Gruffling snuffling snoring snorts
brought Danny the Woodsman near
to the cottage of widow Johnson,
window glass against his ear.
Sounds that did not seem human
made Danny peek inside
where whatever lay in the widow’s bed
bore a hairy bristled hide.
The woodsman pulled his knife from its sheath,
exposing its silver bright shine
he snuck in the cottage and sliced the wolf
and saw Little Red inside.
She twisted herself up from his stomach
breathing and laughing and free
while Danny helped her Grandmother
disengage from the wolf’s debris.
Together the trio commenced
to fill the wolf’s belly with stones
then the widow stitched him together
and now he’s a pile of bones.
Danny the Woodsman received no acclaim
for freeing the fabled twosome
though he won the heart of Little Red
when he freed her, gastric and gruesome.
They settled down with Grandmother
in her cottage near the wood.
The pile of stones and bones out front
kept wolves away for good.
Shout out to Irene Toh at We Write Poems for the prompt:
“Write a poem that revisits the Red Riding Hood fairy tale. You can change the story, or question the assumptions behind the fairy tale, eg why doesn’t the wolf eat Red Riding Hood in the forest when he first met her?, why does the author allow fantasy, such as that the wolf can be cut up and the grandmother and the Red Riding Hood emerge unhurt, or wonder what Red Riding Hood stands for, such as if wearing a red hood is significant, or question the innocence of Red Riding Hood, eg why does she not go straight to grandmother’s house as her mother instructed but chose to wander? Or you can revisit another fairy tale altogether!”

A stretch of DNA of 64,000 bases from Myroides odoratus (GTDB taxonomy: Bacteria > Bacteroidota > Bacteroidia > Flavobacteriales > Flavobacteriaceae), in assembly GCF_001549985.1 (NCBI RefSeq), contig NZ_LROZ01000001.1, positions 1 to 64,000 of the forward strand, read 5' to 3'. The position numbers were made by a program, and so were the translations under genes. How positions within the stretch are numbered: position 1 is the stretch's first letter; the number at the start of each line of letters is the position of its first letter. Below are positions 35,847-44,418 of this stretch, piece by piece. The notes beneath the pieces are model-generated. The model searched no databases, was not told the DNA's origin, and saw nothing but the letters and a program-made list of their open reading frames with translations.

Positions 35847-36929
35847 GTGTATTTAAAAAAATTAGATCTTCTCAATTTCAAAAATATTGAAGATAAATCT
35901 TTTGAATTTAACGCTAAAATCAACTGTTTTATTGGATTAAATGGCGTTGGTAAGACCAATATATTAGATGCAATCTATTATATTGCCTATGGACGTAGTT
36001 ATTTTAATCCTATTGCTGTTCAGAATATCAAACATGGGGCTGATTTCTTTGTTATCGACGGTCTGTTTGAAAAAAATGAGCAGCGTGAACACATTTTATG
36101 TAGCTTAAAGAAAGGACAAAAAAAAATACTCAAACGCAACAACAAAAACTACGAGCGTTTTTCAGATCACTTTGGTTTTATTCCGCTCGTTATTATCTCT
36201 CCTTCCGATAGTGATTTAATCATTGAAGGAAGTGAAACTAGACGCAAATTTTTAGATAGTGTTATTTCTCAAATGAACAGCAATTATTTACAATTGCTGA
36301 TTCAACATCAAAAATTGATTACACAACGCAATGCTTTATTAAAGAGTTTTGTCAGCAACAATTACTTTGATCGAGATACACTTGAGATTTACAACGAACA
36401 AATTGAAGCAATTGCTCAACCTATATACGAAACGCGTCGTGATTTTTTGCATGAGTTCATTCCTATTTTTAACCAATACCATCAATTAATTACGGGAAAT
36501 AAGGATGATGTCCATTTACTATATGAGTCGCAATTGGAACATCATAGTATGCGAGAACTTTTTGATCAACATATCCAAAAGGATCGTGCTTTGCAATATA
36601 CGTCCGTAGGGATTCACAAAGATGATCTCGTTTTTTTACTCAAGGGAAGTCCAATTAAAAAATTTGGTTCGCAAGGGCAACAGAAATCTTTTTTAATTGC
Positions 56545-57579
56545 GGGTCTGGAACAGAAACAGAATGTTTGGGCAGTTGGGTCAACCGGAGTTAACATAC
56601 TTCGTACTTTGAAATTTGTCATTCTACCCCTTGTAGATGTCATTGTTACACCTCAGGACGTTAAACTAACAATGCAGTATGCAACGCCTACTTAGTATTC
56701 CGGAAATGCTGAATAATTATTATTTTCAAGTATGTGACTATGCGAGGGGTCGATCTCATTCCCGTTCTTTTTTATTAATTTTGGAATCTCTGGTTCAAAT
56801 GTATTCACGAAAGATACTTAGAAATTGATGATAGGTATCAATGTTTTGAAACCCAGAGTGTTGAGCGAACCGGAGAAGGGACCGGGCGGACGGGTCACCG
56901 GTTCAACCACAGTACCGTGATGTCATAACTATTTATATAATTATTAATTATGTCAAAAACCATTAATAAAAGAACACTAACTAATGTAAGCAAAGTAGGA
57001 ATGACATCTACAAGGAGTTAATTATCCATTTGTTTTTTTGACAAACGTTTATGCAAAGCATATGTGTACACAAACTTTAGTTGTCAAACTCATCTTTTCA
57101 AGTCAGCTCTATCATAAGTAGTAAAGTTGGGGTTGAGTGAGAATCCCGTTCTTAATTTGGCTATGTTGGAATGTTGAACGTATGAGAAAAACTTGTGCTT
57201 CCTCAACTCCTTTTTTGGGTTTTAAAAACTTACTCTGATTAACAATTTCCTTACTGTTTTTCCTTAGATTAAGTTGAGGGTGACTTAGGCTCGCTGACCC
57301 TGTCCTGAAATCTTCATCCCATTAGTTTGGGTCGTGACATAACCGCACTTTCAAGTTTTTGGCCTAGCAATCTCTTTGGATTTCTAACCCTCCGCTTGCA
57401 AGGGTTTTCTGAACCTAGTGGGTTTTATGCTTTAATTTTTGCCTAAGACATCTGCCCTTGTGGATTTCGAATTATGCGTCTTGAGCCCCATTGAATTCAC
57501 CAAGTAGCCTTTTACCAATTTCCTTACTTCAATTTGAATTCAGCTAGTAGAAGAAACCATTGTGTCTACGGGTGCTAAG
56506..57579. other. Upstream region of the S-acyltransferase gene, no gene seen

This was difficult for me, until I took the children’s rhyme route. I also read the Brothers Grimm version of the story here. The huntsman received little notoriety for saving the day, so I focused on him, but changed him to a woodsman.